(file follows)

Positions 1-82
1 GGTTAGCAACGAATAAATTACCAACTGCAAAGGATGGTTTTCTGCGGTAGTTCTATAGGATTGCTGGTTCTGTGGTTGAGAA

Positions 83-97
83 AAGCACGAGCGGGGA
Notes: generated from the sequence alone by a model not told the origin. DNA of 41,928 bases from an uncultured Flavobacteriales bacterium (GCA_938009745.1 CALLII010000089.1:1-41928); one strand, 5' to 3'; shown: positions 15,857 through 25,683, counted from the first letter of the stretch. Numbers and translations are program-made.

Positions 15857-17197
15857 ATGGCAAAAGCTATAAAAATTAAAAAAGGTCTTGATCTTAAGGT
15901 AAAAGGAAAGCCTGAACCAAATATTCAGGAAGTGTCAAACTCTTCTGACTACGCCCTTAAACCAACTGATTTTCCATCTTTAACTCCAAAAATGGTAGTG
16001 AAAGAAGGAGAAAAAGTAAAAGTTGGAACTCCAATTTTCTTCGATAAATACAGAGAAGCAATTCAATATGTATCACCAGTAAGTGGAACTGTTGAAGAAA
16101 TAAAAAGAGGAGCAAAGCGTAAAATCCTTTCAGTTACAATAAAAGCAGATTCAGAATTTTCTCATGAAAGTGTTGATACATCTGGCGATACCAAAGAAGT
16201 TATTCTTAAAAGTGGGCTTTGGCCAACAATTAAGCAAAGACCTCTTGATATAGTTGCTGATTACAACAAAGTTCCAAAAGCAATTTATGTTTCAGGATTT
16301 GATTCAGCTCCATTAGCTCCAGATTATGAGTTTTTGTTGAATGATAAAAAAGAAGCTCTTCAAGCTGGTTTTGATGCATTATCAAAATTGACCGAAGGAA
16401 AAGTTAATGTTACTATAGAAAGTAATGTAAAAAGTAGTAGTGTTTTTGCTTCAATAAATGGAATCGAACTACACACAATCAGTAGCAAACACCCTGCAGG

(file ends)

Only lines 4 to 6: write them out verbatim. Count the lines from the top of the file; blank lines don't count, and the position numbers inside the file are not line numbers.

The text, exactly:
83 AAGCACGAGCGGGGA
Notes: generated from the sequence alone by a model not told the origin. DNA of 41,928 bases from an uncultured Flavobacteriales bacterium (GCA_938009745.1 CALLII010000089.1:1-41928); one strand, 5' to 3'; shown: positions 15,857 through 25,683, counted from the first letter of the stretch. Numbers and translations are program-made.

Positions 15857-17197